Bill Bailey shares his philosophy

He's won a British Comedy Award, toured the world with his stand-up and had a major role in a hit movie - but Bill Bailey's current pride and joy is more modest: a crude video game based around garden sheds.

‘There are five sheds, and you have to guess which one I'm in,’ he beams. ‘It's really primitive, but very addictive.’

The interactive shed game, although unlikely to challenge Lara Croft, is one of the bonus features on the forthcoming DVD of Bailey's current Bewilderness tour.

Of course, watching a comedy show in the comfort of your own front room is no substitute for the real deal of a live performance. A fact he is well aware of.

‘Stand-up probably doesn't work on TV,’ he admits. ‘But it depends how you film it. It should be very pared down, without an audience and perhaps some with some grainy black and white bits. Make it very moody, so people focus on the words.

‘They're always filming stand-up as it happens. But when you see it, a big part of the experience is missing.’

But, he believes, recording live shows is a different proposition. ‘With my video, I didn't want to make it too sanitised,’ he says. ‘I wanted it to be as near to a live show as possible, with stops and starts and audience banter.’

Yes, those stops and starts. The gentle, ambling humour that has become Bailey's trademark. A laid-back style that makes the audience more willing to believe his bizarre imaginative leaps.

‘It's a technique to get people to go along with me, to see things my way,’ he says.

‘If you're gentle about how you treat a subject, people will give you a little more latitude.’

As the title of the show indicates, his is the comedy of bewilderment, of a resigned attitude that life will somehow always get you down. But, as he says on stage: ‘I crave disappointment. That's why I buy Kinder Eggs - crap chocolate, crap toy.’

He explained: ‘My motto is that disappointment can be a balm. It's an inevitable part of life, so you should be prepared for it. Use it as a psychic ointment.’

With such baffling and meaningless New Agey philosophies, is it any wonder that Bill is a self-confessed weirdo magnet?

‘But there haven't been too many weirdos on this tour,’ he muses. ‘Perhaps they're saving it up for later - just one audience full of them, like a Lord of the Rings convention.’

While most of Bailey's humour is of the amiable variety, he does save some bile for one particular bug-bear. Chris de Burgh.

‘His music is obviously a big part of why I hate him,’ Bailey admits. ‘Plus the smugness, and self-indulgence.’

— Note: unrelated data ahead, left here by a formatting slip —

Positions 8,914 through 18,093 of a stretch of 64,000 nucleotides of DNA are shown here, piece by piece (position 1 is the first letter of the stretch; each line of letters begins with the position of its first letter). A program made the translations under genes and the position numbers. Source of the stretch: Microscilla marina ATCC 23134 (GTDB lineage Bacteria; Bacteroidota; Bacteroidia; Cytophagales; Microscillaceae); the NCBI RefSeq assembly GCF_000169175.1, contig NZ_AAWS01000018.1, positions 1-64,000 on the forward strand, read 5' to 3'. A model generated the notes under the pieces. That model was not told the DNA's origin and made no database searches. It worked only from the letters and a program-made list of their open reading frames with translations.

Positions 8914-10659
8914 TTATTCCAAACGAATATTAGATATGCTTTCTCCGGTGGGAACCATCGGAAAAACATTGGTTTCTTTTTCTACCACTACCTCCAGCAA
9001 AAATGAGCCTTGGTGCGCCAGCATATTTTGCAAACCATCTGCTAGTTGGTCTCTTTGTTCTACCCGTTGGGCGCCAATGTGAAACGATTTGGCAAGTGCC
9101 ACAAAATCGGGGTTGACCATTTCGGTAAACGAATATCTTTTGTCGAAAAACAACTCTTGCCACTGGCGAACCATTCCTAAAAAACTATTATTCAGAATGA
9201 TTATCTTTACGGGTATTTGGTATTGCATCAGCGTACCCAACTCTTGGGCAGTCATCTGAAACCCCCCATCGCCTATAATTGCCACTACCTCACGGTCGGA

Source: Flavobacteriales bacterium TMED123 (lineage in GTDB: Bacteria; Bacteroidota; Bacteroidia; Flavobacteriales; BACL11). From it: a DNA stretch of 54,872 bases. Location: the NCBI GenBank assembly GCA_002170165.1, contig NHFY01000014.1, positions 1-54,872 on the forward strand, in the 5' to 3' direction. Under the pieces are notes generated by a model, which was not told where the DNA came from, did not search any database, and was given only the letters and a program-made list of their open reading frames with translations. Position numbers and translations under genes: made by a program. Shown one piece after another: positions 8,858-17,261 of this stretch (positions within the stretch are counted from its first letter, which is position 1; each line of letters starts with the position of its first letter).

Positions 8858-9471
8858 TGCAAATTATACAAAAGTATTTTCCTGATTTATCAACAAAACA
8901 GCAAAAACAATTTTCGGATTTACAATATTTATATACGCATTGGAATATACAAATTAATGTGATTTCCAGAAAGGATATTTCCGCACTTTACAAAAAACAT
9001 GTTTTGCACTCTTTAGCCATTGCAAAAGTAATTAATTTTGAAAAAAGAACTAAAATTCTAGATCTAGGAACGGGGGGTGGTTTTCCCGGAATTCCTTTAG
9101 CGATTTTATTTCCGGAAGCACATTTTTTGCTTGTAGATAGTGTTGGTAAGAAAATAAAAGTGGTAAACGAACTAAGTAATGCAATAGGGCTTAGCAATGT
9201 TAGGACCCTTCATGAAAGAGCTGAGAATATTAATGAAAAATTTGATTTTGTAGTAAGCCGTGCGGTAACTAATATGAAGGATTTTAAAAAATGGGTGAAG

His rants against the one-eyebrowed one was triggered by a TV interview, in which he boasted that he had the best live show in Europe. ‘They showed a clip and it looked like a band someone had booked for a rugby club dinner.’

Music, of course, is a major part of Bailey's show - mixing genres to come up with such gems and a Gaelic version of the Countdown theme, or medieval porn music.

But this is no frustrated rock star, desperate to be taken seriously as a musician. ‘I was briefly in a band, but I always had this compunction to be silly,’ he says.

‘Bands take themselves very seriously, and I would keep putting musical jokes in - like a bit of the Dynasty theme. So I got into comedy because I failed at everything else.’

But comedy certainly proved good to him. He was in Dublin when Chortle chatted to him, and after the UK leg of his tour winds up in a couple of weeks, he's off for a stint in New York before nipping to Australia, New Zealand and back in Colorado.

So does he have any qualms about taking his show to a city reeling from a terrorist atrocity?

‘No. My attitude - the British attitude - is to carry on as normal. But then we have grown used to 30 years of terrorism. And people in New York do want to go out to see something different, to get away from the news on TV.’

Bailey isn't afraid to incorporate routines about the current situation into his act, either.

‘The actual attack was so horrendous that it's out of the frame,’ he acknowledges. ‘My own nerdiness means I have to focus in and be precise about the targets - I want to examine the geopolitical situation. It's a fertile ground for finding absurdity and satire.’

There is also an advantage to the saturation media coverage of Afghanistan. ‘People are swamped with info, and reading so much, that you can focus in on the very specific.’

‘This is a unique time to be doing comedy.’

October 22, 2001

Published: 6 Sep 2006

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